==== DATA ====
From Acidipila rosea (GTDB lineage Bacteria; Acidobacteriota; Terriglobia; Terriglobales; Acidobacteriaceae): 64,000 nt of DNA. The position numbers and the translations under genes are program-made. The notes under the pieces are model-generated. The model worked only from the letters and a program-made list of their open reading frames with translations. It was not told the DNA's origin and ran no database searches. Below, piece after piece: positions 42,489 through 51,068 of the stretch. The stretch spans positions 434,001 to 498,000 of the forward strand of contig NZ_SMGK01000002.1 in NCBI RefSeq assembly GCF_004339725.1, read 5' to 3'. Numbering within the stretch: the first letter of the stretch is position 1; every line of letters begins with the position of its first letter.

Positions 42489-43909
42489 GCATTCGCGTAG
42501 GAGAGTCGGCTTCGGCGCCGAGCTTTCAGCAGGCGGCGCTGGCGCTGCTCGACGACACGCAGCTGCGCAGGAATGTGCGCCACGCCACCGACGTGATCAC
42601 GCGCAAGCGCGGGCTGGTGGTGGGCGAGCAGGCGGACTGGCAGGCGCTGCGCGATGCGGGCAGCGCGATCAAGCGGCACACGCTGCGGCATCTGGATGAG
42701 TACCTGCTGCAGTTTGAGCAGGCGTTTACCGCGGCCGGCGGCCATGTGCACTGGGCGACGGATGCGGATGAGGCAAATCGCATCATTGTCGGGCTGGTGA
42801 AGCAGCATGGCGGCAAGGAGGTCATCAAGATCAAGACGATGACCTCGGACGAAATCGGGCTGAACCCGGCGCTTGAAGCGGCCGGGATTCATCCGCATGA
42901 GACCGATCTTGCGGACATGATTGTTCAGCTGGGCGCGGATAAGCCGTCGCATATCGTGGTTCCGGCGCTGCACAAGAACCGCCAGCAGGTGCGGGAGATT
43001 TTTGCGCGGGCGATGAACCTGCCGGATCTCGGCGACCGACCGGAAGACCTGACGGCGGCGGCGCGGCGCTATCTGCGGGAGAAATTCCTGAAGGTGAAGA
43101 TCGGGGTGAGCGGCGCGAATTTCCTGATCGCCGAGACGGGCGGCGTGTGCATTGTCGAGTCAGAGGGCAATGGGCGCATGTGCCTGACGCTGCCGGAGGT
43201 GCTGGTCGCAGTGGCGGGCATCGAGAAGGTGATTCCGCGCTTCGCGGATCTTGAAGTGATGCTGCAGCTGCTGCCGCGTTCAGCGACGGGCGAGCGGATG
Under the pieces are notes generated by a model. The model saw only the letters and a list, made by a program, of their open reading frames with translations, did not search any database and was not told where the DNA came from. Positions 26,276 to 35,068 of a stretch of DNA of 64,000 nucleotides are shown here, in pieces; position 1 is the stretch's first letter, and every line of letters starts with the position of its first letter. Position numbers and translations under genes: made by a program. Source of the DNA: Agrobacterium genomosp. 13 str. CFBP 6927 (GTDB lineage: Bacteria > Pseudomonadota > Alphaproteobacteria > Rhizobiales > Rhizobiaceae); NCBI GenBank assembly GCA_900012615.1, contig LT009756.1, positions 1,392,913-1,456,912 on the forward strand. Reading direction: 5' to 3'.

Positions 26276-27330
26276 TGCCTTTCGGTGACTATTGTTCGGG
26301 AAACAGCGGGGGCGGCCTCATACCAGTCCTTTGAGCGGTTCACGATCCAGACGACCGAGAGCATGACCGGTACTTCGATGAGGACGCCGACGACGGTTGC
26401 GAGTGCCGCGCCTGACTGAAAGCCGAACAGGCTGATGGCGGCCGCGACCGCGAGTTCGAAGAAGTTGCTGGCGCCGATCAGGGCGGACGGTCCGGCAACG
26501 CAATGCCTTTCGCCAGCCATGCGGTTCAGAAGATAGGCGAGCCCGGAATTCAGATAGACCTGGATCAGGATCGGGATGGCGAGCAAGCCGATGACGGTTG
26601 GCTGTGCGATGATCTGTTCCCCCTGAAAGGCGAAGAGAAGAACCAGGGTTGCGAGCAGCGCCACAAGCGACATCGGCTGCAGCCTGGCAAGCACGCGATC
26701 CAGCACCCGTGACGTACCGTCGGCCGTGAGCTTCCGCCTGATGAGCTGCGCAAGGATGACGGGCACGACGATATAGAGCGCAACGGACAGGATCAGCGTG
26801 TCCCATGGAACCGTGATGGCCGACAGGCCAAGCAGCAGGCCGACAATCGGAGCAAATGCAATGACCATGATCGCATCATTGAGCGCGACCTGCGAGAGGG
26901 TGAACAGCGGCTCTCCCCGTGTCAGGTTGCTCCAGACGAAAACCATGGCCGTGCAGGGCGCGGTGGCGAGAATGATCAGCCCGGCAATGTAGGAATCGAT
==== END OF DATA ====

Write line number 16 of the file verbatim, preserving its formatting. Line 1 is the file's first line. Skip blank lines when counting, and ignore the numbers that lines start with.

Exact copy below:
26401 GAGTGCCGCGCCTGACTGAAAGCCGAACAGGCTGATGGCGGCCGCGACCGCGAGTTCGAAGAAGTTGCTGGCGCCGATCAGGGCGGACGGTCCGGCAACG